How to Cultivate Disgust

The other connection to death develops ironically from the profligacy of insects. In “senseless, formless surging” numbers, grasshoppers within a ravine represent the utter devaluation of life. Forced to confront our own triviality, we are appalled by the meaningless life and thoughtless death within the swarm. And so Miller contends that: “What disgusts, startlingly, is the capacity for life … Images of decay imperceptibly slide into images of fertility.” From here, it is a small step to the next species of disgust.

Sex: Insects as Fornicators and Exhibitionists

An abundance of life implies a corresponding profusion of copulation. The orgiastic reproduction of insects has long off ended human sensibilities: “Every swarming thing that swarms upon the earth is an abomination” (Leviticus 11:41). Kolnai described the disgust we feel toward vermin in terms of the “formless effervescence of life, of interminable directionless sprouting and breeding.” He maintained that repugnance is elicited “by the sight of swelling breasts, by swarming broods of some species of animal, fish spawn, perhaps even by rank, overgrown vegetation.” Otto Weininger, another psychologist-philosopher in the early twentieth century, starkly claimed: “All fecundity is simply disgusting.”

The March fly, Plecia nearctica, is commonly seen in enormous numbers along the Gulf Coast in spring and fall. The common name of love bug refers to the fact that these insects are often seen in copula, even while flying, thereby creating the impression of an insectan orgy. (Wikimedia Commons)

In an affront to puritanical sensibilities, dragonflies, grasshoppers, and butterflies are seen in copula throughout the summer. In spring and fall across the southern United States, March flies (aka love bugs, honeymoon flies, and double-headed bugs) unashamedly mate on the wing. Appropriately enough, these six-legged exhibitionists spend their larval lives in the soil, consuming decaying vegetation. Indeed, we conceptually equate sexual license with dirtiness (e.g., pornography is “filth”), and this leads us to the next form of disgust.

Hygiene: Insects as the Original Dumpster Divers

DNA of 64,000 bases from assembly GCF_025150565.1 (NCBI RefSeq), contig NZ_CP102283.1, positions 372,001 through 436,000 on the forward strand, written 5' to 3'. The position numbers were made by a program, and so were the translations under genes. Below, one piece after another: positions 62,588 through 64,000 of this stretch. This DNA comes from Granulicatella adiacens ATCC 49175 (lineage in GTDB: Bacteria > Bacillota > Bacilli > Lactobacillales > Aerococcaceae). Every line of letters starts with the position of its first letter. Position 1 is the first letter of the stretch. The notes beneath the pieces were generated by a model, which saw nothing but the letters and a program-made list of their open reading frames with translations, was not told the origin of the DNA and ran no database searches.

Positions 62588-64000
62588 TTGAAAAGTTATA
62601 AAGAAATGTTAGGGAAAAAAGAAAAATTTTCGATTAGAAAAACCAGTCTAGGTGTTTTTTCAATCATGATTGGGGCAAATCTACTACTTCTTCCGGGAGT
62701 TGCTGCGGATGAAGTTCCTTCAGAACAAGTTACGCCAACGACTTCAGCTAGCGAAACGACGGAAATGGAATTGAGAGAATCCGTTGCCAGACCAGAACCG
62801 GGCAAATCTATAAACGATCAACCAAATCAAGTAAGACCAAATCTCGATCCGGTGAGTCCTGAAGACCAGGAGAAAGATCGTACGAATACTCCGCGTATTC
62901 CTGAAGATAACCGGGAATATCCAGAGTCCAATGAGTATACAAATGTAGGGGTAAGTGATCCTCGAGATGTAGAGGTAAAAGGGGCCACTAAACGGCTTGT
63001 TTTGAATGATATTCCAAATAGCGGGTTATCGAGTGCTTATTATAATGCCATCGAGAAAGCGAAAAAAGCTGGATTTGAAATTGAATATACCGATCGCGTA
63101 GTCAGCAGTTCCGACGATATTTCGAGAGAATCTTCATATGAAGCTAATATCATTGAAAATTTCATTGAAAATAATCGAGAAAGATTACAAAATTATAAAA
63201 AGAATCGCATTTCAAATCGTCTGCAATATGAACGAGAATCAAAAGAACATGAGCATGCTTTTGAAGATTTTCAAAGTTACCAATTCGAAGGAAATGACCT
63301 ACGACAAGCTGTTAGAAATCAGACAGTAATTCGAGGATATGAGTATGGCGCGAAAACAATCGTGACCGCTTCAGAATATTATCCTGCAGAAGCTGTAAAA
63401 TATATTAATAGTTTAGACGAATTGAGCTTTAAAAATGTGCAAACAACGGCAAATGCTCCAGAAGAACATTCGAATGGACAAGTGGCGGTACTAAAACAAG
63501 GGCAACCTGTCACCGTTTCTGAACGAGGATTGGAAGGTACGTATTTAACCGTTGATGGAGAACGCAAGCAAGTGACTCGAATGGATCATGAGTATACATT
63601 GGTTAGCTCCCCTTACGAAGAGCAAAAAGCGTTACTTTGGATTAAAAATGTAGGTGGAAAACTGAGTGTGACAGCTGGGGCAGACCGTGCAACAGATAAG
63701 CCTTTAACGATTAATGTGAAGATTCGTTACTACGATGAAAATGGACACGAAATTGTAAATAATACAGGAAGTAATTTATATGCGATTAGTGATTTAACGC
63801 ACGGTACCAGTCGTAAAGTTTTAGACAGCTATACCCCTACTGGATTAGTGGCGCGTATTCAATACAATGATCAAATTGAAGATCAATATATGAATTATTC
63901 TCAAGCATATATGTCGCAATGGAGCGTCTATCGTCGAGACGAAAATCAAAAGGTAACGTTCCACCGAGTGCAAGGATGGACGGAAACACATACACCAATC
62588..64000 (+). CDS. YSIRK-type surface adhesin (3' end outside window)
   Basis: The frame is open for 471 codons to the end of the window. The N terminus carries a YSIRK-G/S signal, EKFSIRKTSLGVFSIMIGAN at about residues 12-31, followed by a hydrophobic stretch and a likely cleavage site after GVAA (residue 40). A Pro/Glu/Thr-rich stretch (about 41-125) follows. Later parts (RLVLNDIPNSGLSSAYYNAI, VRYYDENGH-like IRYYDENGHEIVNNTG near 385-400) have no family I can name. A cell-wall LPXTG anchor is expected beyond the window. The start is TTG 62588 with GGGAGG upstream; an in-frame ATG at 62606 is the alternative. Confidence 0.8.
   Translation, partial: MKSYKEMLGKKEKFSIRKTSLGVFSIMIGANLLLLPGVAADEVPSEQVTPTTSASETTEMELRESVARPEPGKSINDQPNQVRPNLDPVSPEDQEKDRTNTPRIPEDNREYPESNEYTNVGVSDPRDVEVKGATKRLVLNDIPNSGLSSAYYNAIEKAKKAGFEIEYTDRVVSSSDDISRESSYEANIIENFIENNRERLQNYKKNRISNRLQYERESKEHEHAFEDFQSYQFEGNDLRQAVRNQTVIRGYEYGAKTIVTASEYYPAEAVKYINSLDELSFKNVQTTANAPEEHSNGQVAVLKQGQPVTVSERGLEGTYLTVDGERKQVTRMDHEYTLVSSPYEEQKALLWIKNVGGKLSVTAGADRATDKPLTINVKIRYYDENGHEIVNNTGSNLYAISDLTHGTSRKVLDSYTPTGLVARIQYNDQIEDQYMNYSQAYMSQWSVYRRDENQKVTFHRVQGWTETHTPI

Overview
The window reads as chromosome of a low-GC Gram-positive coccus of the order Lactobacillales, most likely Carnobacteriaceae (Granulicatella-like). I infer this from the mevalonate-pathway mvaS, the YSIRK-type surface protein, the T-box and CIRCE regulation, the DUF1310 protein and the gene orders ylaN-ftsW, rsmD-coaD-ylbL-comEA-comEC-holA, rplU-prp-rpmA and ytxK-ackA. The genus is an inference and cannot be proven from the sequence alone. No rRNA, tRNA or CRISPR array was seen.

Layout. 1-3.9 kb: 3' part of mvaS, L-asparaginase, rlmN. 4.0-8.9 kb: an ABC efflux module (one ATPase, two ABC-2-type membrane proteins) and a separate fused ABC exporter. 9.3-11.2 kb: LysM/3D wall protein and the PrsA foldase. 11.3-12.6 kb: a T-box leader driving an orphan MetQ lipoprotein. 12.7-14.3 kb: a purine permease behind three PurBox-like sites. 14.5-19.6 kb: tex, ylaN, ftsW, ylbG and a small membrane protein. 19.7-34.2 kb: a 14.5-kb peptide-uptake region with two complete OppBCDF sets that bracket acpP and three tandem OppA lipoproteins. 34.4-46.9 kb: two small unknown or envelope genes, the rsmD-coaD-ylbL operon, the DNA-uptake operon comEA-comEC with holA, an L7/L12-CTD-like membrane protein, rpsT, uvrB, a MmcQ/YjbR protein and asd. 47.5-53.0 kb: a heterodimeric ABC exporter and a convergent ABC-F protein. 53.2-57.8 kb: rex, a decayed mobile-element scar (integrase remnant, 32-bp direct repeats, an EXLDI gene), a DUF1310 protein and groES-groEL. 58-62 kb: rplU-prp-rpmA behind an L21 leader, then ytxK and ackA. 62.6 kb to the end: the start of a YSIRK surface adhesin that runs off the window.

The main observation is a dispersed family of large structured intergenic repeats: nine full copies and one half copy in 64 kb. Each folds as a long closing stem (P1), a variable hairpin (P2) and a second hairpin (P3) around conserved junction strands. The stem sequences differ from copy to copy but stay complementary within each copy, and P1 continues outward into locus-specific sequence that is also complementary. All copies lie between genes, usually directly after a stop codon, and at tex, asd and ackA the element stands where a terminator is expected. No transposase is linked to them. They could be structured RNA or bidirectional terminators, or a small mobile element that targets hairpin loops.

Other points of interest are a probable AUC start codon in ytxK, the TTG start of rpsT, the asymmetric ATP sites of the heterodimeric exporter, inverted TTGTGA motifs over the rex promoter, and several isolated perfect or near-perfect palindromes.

If insects live in, consume, and emerge from sewage and garbage, it is easy to understand our revulsion. Hugh Raffles’s lyric essay includes “the nightmare of long, probing antennae from the overflow hole in the bathroom sink or, worse, the rim of the toilet.” The nasty cockroach emerging from the plumbing is arguably more disgusting, but rather less common, than a germy fly crawling on our potato salad.

Our revulsion toward flies was intensified by Public Health Service programs in the early 1900s that rechristened the house fly as the “filth fly.” At about that time, Mark Twain was writing about the fly that coats itself with germs upon wading in festering sores and “then comes to the healthy man’s table and wipes these things off on the butter and discharges a bowel-load of typhoid germs and excrement on his batter cakes.” Add to this the common knowledge (vividly captured by filmmakers in the remake of The Fly) that these insects regurgitate onto solid food to initiate the digestive process, and it’s easy to understand why a fly on our meal is so gross. This takes us to our next species of disgust.

Food: Insects as Inedible Contaminants

Although insects are important foods in many societies, eating insects violates the sensibilities of the Western palate (even entomophagous cultures are rather discriminating as to which insects are on the menu). So offensive are insects in terms of the American diet that even traces of their bodies are scrupulously regulated. The U.S. Food and Drug Administration considers insect parts on a par with rat droppings. For example, standards for a fifty-gram aliquot of cornmeal limit the number of insects to one, the amount of “insect filth” to fifty fragments, and the quantity of rodent filth to two hairs or one “excreta fragment.” So it appears that a grain beetle is comparable to a rat turd in your muffin—an equivalence that surely reflects the emotion of disgust more than the rationality of science. Regulations aside, we might prefer a couple of rodent hairs over the excrement—except for our next form of disgust.